The five member system is the preferred choice because it is a balance between reasonable representation of “significant” minorities (requiring, after allocation of preferences, 16.7% of all votes) and simplicity and practicality. It has the added benefit of always voting for individuals but the larger the number of seats per electorate, the larger the electorate needs to be and thus a diminution of “local” representation.

So, is it very likely that we might use this exceptional opportunity to evolve our electoral system to be both fair and more likely to cope with our increasingly complex society in an increasingly integrated complex, changing world?  No, of course not.

With responsible independents in the lower house we have a real chance at improved quality of governance.  In the coming months and years the Greens with their balance of power in the Senate will have their chance to express their political power.  The public will probably not give them a second chance if they refuse to be pragmatic and flexible and deign to be obstructionist.

Most of all we might hope that the media and commentariat might accept that our creaky old electoral system is broke and is at least partly responsible for our political system being so dysfunctional. A multi-party system more accurately allows honest expression of policy differences rather than the grey soup we currently have from attempts to not upset anyone.

In the past Australia has been a world leader in women’s right to vote, protection of workers rights, the first Labor party and the first national preferential voting system. Once again we could show the world how to evolve a fairer and responsive democracy.

*Footnote on Methodology: Calculating outcomes with Hare-Clark models is simple with actual multimember polling data but very problematic to impose on existing polling data, for three main reasons. 1) Voter behaviour: this will change considerably due to both local candidates carrying more weight and perception of less “waste” of their vote for minor parties and independents. Tasmania proves both points and led to a Labor-Green government. 2) Preference allocation: with multi-member electorates voters are faced with very different choices than in our two party system; however giving the main parties the benefit of the doubt we assume the main parties will preference either their second candidate 75%, or in the case of the Greens and Nationals (if the Nats can still be called a major party) the second preference will go to Labor and Liberal respectively. 3) A third factor is geography which would require complex highly-locale specific data and assumptions about make-up of the much bigger electorates; it is not attempted here.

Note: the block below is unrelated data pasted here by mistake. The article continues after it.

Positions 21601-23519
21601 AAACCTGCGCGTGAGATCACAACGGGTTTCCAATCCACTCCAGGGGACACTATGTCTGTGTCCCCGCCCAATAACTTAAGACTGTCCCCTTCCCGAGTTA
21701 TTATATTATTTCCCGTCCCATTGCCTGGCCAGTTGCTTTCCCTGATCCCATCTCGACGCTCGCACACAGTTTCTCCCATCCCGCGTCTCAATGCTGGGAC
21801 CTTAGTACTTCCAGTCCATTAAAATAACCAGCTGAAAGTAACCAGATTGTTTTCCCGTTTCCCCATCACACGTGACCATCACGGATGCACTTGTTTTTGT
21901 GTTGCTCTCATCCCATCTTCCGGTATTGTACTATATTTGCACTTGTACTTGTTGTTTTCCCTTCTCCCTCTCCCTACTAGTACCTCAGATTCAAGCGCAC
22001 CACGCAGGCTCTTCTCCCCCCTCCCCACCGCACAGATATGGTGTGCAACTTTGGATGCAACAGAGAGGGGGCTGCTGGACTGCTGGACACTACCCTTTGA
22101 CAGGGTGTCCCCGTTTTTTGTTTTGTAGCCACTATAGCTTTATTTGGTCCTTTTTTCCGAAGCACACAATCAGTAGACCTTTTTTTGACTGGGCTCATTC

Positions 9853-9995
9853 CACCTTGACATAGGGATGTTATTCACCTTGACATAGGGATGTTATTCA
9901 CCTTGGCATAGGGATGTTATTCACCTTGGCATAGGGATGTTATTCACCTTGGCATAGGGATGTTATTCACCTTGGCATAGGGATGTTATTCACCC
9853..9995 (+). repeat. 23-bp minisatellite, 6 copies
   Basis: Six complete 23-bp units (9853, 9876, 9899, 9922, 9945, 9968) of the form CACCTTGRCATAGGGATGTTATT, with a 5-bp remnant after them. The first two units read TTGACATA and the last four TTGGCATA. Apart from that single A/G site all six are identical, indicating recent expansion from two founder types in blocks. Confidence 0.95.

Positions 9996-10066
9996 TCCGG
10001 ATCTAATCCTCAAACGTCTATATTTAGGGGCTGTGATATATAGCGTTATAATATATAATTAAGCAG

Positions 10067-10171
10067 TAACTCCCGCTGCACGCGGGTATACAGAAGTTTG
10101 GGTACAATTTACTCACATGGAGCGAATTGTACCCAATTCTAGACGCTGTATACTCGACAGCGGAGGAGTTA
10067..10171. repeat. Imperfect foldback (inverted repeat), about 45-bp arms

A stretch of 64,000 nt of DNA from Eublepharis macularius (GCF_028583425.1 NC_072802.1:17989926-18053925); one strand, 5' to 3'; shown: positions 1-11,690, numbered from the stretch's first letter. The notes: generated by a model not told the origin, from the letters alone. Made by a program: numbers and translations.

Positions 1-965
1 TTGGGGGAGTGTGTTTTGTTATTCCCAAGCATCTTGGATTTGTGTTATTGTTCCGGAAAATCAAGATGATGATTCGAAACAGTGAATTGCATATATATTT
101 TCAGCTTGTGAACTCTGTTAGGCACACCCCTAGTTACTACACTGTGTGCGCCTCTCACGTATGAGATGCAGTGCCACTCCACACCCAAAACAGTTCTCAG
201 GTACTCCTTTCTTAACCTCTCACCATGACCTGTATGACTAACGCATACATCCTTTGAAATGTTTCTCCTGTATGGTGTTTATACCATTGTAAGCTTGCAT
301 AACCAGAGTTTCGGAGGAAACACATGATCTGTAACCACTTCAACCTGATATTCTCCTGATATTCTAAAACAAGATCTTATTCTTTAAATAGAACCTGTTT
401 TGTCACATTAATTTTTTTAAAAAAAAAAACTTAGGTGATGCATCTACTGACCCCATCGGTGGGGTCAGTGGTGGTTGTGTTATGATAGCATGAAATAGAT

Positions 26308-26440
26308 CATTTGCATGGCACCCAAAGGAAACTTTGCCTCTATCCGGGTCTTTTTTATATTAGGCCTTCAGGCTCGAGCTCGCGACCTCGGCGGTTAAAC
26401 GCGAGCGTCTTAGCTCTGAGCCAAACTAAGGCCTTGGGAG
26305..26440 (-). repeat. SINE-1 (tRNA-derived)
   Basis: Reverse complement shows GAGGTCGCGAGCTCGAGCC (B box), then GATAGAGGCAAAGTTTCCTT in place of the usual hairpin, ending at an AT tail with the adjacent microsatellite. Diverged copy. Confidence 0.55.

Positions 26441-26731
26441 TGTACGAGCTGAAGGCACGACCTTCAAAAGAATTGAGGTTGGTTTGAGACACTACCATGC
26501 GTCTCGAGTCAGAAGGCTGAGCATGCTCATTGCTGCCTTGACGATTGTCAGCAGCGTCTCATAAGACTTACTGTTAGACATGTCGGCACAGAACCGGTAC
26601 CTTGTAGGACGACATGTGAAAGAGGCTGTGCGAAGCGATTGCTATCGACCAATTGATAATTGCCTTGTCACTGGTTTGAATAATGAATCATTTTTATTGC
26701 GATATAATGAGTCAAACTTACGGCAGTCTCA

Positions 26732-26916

As a simplistic broad-brush look, the formal vote totals were divided by the calculated quota. Due to the LNP in Queensland that state was modeled separately to the rest of the country. Data for the 2010 election was downloaded from the AEC on Saturday 28 August and partly updated Monday 30 August.

Dr Michael R. James is a research scientist and writer. He is not a member of any political party.